Marvel has evidently taken the criticism and recent conversations relating to its lack of diversity and representation to heart. As an example, a new character has recently emerged — Lunella Lafayette, an African American girl, who is now the smartest hero in the Marvel comics.
With the ongoing conversations regarding diversity, it is important for people to see themselves in these heroes, to understand that they are not inaccessible. It’s important to see them as humans and their heroic acts as relatable.
The newest addition to the ever-growing Marvel family is arguably the most important character — and necessary for the times we live in. Madaya Mom takes readers on the journey of a mother living in the Syrian city of Madaya. An area which is mostly inaccessible to the media, ABC journalists had to take a more creative approach in order to get an idea of what daily life is like in the war-torn city.
The series is based off of a real woman (who requested to be kept anonymous for safety reasons). She would text the journalists accounts of her daily life and the life of her family. The journalists, who at first only wanted to get an account of what life was like in the city to share with others, decided they wanted her story to be shown in a more visual way; the comic book which can be read here was born.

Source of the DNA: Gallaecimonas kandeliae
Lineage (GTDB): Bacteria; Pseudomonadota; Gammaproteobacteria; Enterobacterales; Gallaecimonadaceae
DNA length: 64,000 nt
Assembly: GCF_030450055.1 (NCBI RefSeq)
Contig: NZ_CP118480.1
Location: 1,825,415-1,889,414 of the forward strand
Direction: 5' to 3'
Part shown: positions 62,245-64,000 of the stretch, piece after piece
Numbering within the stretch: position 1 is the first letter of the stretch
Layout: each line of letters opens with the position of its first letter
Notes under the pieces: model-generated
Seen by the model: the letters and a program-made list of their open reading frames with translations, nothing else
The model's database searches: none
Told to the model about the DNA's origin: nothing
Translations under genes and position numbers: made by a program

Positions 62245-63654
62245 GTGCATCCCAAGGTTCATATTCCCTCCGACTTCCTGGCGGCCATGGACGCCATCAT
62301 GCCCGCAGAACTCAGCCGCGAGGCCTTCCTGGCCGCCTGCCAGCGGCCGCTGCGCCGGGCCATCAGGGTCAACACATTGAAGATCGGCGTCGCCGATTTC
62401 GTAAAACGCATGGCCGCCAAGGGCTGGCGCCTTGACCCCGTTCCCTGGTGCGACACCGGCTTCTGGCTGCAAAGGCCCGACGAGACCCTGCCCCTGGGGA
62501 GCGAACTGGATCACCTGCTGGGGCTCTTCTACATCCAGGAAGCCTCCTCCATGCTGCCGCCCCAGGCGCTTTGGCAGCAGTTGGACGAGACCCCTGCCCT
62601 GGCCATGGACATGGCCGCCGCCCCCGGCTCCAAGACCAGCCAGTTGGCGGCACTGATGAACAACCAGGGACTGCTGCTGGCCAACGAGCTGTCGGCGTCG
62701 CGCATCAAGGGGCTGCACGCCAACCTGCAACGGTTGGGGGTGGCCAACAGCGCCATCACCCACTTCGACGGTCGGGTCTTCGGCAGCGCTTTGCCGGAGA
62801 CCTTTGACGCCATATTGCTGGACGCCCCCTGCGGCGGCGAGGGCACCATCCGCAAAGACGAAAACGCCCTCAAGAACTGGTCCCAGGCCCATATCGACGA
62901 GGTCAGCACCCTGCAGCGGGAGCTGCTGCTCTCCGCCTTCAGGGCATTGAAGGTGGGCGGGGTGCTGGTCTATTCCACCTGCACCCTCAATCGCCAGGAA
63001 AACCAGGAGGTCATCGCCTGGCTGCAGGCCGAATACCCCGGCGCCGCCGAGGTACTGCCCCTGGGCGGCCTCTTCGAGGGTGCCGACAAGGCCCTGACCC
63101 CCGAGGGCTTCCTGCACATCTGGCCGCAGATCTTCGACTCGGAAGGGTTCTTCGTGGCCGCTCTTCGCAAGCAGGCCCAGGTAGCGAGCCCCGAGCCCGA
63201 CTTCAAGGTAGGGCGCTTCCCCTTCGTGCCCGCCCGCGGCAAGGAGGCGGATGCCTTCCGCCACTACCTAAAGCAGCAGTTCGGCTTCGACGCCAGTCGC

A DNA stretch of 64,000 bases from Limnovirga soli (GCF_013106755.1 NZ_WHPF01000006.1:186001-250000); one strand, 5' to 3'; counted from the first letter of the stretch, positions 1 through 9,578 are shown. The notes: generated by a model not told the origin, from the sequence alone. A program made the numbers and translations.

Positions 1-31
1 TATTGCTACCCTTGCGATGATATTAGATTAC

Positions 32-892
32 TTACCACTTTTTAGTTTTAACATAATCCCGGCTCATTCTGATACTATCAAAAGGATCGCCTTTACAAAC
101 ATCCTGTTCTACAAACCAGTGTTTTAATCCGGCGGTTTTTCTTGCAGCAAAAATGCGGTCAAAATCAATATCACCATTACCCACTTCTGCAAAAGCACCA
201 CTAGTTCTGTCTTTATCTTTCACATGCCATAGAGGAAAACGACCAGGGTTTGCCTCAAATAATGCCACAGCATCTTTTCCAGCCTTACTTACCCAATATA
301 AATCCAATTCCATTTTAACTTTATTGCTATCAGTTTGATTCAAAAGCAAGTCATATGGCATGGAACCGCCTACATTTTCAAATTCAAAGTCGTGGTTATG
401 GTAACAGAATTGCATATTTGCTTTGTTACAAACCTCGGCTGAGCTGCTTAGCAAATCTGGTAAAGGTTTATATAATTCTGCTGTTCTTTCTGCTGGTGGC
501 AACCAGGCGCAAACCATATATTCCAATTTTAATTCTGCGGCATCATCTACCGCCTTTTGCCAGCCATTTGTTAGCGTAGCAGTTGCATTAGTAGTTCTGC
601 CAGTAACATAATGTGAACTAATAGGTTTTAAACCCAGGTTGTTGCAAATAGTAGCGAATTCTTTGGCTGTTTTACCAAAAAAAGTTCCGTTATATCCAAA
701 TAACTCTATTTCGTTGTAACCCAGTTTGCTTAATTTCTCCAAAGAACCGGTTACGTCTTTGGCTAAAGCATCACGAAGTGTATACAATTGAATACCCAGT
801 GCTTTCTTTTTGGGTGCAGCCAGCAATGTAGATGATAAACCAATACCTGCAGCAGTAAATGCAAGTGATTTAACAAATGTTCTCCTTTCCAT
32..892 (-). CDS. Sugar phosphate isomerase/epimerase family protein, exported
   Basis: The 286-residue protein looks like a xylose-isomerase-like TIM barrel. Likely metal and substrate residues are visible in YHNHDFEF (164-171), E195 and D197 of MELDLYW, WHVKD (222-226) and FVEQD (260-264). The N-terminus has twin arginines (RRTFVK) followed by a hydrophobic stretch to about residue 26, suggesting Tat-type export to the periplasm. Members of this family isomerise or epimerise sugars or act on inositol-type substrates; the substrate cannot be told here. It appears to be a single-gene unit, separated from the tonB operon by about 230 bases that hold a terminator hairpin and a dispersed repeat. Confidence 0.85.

This comic is illustrated by Dalibor Talajić, who is best known for his work on “Deadpool.” Madaya Mom tells the true story of a mother struggling to navigate her way through life in an area of the world wrought with terror.
The first published piece describes her one daily meal of rice and bean soup. And it’s direct situations like these that enable readers to see how Madaya Mom truly is a superhero.
In spite of her reality, she still finds a way to provide for her family — amid the ongoing struggles her city faces.
While the character can seem worlds away from many of our realities due to the nature of her struggle and her location, Talajić argues she’s a superhero like any other. “Superheroes are not defined by their powers or their physique. Superhero is in the heart. Madaya Mom fits within this category, because she finds strength to be human and unhardened,” he said.
Read the first issue, available online for free, here.